Forces combine in lead-up to Rimpac

Rehearsing urban clearance drills like a well-oiled machine, soldiers from the 1st Battalion, Royal Australian Regiment (1 RAR) and His Majesty’s Armed Forces (HMAF) Tonga have been perfecting their skills and company cohesion in the lead-up to Exercise Rim of the Pacific (Rimpac).

CAPTION: Australian Army soldiers from 1 RAR train with Royal Tongan Marines on urban clearance drills at Lavarack Barracks. Story by Captain Diana Jennings. Photo by Sergeant Andrew Sleeman.

In preparation for their participation in the multinational exercise, where the HMAF Tonga platoon will work closely with 1 RAR’s Charlie Company, the soldiers have been using urban training facilities and airsoft weapons at Lavarack Barracks, in north Queensland.

With a majority of soldiers preparing for their first overseas exercise, HMAF Tonga Platoon Commander Lieutenant Filise Siale said the platoon was enjoying the opportunity to learn about Australian tactics and military culture.

“We don’t get to do urban training much, so it was challenging at first, especially with the language barriers, but the team are really enjoying it. They’re developing confidence and are keen to learn,” Lieutenant Siale said.

   

“The team have gained a deeper understanding of Australian culture, language and society, which really helps to create trust between our countries and builds a resilient training relationship.”

1 RAR Platoon Sergeant Siaosi Paseka said the chance to integrate the soldiers and work together before participating in Rimpac was an advantage for the company.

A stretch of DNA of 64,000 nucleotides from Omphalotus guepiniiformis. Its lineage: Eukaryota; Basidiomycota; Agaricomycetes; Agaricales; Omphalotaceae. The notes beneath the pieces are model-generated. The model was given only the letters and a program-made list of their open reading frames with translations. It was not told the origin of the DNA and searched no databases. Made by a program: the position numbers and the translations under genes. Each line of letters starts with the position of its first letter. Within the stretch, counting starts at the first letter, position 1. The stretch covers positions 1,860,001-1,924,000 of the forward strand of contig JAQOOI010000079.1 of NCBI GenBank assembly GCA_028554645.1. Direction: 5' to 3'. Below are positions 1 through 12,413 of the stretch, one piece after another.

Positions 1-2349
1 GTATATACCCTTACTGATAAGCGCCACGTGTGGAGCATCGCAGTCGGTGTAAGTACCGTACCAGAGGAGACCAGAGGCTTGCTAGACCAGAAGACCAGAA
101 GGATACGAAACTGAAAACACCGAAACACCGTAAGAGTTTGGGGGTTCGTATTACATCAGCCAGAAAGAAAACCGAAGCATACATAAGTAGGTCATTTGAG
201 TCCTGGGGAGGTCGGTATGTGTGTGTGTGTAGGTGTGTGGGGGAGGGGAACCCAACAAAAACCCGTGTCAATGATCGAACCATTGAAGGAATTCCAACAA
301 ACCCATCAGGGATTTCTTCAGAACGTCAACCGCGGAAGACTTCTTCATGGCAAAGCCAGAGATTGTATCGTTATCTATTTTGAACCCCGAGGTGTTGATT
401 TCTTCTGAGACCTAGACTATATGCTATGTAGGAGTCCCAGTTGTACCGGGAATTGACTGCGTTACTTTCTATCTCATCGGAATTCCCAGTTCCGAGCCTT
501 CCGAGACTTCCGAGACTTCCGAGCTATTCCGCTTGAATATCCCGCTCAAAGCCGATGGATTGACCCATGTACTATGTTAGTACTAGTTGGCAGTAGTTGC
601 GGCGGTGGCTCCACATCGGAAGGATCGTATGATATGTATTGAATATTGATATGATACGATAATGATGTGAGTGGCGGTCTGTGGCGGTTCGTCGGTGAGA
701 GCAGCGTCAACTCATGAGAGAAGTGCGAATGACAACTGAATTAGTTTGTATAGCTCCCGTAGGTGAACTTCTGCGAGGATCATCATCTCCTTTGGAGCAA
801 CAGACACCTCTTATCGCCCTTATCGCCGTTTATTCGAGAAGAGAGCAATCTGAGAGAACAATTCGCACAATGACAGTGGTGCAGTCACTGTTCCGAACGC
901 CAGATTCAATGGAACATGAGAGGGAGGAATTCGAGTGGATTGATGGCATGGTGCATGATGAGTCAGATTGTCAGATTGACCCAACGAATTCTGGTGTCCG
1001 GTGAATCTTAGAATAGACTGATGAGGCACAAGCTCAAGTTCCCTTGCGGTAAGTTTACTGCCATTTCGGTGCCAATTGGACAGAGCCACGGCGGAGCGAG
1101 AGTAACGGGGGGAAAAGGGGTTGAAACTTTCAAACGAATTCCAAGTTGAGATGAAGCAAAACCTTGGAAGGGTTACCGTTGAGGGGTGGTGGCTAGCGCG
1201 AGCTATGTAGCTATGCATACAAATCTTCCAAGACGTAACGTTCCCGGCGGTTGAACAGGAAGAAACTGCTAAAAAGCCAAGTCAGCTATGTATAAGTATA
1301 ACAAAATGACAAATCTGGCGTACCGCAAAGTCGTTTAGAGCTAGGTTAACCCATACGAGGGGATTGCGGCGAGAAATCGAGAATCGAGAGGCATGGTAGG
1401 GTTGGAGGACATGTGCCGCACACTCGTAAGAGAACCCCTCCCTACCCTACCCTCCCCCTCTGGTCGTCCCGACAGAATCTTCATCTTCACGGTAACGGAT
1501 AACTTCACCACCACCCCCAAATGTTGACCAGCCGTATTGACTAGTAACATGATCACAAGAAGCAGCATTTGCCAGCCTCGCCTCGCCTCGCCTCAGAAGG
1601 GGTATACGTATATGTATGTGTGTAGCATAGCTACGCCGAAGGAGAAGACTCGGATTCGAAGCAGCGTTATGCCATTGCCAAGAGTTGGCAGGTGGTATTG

“It’s the small things that make a big difference, so we’ve been able to iron out the discrepancies in training and experience to make the drills easier and more effective,” Sergeant Paseka said.

He said it was a good challenge for his soldiers to test their leadership and teaching abilities before delivering the training package to other nations on Rimpac.

“This was an opportunity for our section commanders to practise their lessons and I’m sure that a lot of those lessons will now be amended to better suit various audiences,” Sergeant Paseka said.

“They’ve learnt how to overcome language barriers by shortening descriptions, making the training more hands-on and visual, as well as allocating individuals one-on-one time.”

The company will be joined by Sri Lankan Defence personnel for the final week of preparation before departing for Rimpac.


 
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